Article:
We ate lunch and rested a bit. Then we were off onto the Coast Ridge Road to get over to the de Angulo Trail. You’d think that finding the road would be easy… but it wasn’t. We were a bit tired from the climb so we were trying to minimize our walking to find the road. Our search grid wasn’t very big. I could go into why it was a puzzle but that would likely be tiresome to read. I’ll just say that at last we figured out where it was so we could start walking (hobbling… I was getting tired and my foot hurt) to the next trail head. Previously, I had fantasized that the road would offer astounding views of the coastline. After all it is on a ridge top overlooking the Big Sur coastline. However on the section we walked, it does not. It’s tucked into the ridge on the inland side of the ridge, not on the ocean side. We did however have an amazing view of the northern most mountains of Ventana Wilderness area.
From left to right – Kandlebinder Peak and Double Ventana Cone. The peak in the foreground is called Island Mtn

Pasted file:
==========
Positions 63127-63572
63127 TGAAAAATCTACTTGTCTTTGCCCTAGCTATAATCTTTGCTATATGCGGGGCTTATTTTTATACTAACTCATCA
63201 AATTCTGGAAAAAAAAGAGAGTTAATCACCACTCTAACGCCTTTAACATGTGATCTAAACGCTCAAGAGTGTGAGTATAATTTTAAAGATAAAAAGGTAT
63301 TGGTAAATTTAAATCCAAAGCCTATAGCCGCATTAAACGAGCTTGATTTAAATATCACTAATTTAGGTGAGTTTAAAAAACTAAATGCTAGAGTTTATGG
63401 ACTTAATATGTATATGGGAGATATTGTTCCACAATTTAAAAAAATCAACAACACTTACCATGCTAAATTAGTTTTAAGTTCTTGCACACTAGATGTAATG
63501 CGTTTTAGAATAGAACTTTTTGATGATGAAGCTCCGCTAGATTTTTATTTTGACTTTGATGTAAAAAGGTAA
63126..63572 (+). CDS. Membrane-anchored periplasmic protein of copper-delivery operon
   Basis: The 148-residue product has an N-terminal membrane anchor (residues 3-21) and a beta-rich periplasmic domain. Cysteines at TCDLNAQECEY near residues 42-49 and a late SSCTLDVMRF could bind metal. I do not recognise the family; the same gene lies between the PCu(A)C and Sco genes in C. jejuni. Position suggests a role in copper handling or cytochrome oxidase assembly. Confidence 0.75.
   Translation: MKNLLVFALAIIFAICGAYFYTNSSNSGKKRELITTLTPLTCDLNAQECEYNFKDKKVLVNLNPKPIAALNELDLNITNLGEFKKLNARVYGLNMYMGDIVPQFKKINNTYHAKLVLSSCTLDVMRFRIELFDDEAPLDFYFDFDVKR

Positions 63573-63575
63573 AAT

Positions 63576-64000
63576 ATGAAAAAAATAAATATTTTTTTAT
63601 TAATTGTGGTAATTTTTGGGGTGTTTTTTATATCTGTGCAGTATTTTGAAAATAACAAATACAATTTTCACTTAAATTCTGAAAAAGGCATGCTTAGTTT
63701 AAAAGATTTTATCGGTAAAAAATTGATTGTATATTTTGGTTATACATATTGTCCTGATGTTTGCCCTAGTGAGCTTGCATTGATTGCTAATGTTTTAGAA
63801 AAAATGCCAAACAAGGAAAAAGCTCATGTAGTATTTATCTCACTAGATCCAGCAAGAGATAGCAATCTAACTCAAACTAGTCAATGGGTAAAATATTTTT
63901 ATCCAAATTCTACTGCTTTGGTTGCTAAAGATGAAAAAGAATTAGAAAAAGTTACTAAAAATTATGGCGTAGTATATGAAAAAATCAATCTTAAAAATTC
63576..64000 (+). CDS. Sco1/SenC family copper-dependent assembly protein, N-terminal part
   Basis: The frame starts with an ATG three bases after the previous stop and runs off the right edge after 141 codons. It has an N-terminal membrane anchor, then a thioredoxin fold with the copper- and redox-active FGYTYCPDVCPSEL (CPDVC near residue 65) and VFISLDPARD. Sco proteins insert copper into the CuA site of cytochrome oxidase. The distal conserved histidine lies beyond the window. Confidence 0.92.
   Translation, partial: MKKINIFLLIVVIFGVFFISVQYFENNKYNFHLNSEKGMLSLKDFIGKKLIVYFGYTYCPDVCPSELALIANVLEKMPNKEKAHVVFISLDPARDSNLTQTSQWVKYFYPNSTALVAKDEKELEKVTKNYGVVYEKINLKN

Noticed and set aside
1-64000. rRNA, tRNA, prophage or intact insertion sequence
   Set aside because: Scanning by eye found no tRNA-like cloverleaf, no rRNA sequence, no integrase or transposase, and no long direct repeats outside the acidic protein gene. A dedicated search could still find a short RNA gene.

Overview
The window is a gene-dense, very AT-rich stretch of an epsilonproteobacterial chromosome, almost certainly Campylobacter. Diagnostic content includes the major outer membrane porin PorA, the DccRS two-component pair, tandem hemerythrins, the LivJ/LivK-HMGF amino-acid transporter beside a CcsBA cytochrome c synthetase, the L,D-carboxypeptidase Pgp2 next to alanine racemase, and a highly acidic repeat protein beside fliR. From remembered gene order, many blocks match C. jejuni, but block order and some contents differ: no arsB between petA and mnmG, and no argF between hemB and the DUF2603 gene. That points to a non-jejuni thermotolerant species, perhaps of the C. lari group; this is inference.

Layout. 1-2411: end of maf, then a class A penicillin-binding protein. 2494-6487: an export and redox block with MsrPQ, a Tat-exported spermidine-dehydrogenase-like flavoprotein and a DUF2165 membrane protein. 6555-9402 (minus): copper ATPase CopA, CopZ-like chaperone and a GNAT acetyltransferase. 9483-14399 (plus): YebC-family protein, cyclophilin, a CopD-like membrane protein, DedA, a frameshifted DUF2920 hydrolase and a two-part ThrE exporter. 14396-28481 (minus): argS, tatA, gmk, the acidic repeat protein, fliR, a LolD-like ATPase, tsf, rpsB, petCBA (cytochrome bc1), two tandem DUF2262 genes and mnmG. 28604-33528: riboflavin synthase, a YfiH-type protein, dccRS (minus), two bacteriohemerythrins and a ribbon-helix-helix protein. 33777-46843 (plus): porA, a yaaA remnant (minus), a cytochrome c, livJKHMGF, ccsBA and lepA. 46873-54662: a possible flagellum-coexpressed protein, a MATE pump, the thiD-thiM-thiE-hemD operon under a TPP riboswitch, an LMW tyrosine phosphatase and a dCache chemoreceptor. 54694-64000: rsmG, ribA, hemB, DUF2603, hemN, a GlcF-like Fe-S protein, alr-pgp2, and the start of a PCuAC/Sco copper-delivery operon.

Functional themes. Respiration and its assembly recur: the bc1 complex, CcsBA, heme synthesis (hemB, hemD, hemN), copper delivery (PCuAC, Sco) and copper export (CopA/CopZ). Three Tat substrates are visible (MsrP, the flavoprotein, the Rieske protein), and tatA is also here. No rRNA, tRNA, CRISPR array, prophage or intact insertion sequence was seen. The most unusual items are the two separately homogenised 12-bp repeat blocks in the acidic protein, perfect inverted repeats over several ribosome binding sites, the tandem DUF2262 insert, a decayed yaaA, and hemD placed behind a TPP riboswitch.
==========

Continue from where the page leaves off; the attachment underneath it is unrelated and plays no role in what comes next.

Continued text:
Now that we were on the road…
…the goin’ was pretty easy. Since it was our first time on this route, our biggest concern was finding the top of the DeAngulo Trail so we could get back to the car. We didn’t want to just walk by it on the road, so no matter how miserable I was feeling, I had to stay ‘heads up’. From the Robert Stone book, we were expecting to walk say 1.8 miles. We got to 1.8 miles from Timber Top, and no de Angulo Trail… Robert Stone had been spot on with his mileage notes so far so I was starting to worry a little. We didn’t see anything though so we kept walking… Of course we eventually came upon it in logically the right location. Just a bit further than 1.8 miles.
There was an obvious trail… this MUST be the DeAngulo
When I saw the trail head marker I thought, ‘what was I worrying about’
Donna getting ready for the descent